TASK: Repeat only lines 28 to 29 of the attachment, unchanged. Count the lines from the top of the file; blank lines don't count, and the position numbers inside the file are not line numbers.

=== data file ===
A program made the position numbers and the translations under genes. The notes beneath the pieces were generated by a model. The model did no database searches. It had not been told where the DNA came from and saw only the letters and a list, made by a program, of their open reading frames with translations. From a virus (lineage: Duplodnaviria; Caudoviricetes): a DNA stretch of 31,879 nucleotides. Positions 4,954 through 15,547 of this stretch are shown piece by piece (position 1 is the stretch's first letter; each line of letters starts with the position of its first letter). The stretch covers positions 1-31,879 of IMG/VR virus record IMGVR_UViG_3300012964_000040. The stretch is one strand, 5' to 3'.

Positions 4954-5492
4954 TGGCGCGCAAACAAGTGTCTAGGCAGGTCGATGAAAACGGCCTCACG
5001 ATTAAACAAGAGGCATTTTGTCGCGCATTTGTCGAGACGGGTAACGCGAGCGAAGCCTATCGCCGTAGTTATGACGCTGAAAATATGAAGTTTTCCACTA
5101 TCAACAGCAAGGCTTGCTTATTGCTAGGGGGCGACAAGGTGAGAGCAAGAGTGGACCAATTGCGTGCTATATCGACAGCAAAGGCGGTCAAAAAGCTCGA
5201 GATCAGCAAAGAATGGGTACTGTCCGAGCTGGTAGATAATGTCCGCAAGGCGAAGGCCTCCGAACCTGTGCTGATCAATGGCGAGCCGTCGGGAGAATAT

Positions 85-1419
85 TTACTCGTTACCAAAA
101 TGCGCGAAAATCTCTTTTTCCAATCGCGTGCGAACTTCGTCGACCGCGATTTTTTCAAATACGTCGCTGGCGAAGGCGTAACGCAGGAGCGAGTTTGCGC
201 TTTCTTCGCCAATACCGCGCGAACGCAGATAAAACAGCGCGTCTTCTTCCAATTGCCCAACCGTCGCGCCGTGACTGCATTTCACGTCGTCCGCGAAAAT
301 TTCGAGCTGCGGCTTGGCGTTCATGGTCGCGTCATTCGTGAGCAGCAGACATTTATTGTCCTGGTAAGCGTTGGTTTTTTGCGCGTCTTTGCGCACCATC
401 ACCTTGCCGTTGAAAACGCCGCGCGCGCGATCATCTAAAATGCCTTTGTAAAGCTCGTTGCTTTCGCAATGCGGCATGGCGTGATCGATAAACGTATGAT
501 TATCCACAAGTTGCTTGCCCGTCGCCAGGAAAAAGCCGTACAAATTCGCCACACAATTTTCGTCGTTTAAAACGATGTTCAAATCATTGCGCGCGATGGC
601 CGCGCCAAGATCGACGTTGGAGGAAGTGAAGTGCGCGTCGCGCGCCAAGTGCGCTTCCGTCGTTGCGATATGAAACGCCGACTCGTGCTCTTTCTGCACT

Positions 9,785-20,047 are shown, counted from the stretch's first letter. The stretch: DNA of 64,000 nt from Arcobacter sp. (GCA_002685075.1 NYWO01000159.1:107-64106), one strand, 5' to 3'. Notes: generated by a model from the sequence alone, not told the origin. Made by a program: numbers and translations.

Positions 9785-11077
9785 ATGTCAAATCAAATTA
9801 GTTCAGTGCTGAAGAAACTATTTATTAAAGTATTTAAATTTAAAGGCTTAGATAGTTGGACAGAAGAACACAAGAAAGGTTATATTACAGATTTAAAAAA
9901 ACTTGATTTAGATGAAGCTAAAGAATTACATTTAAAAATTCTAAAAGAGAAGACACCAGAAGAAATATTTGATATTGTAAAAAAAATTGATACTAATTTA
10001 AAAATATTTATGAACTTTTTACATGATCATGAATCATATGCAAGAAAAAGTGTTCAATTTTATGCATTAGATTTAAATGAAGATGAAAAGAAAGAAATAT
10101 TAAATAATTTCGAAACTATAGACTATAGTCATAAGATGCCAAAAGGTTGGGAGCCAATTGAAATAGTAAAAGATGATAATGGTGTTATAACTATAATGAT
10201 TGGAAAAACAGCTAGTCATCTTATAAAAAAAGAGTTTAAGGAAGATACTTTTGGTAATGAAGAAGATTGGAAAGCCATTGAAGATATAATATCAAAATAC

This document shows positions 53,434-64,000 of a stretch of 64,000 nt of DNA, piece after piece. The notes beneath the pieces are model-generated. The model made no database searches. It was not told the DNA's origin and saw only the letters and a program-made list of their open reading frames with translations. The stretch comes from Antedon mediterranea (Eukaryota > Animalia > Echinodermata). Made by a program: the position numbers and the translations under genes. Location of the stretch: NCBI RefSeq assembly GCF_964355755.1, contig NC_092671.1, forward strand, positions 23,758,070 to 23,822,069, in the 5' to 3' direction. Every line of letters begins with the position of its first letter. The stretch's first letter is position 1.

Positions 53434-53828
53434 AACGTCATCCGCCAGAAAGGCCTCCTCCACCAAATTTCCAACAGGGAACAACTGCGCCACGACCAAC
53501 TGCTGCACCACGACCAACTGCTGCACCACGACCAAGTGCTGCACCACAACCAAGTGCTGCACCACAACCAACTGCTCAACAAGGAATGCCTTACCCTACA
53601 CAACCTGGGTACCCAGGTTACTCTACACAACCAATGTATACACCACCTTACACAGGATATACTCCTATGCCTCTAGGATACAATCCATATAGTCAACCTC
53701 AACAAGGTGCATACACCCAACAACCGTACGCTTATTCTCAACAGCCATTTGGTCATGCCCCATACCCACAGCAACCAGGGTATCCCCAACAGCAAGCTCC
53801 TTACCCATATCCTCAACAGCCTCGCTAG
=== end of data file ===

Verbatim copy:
53701 AACAAGGTGCATACACCCAACAACCGTACGCTTATTCTCAACAGCCATTTGGTCATGCCCCATACCCACAGCAACCAGGGTATCCCCAACAGCAAGCTCC
53801 TTACCCATATCCTCAACAGCCTCGCTAG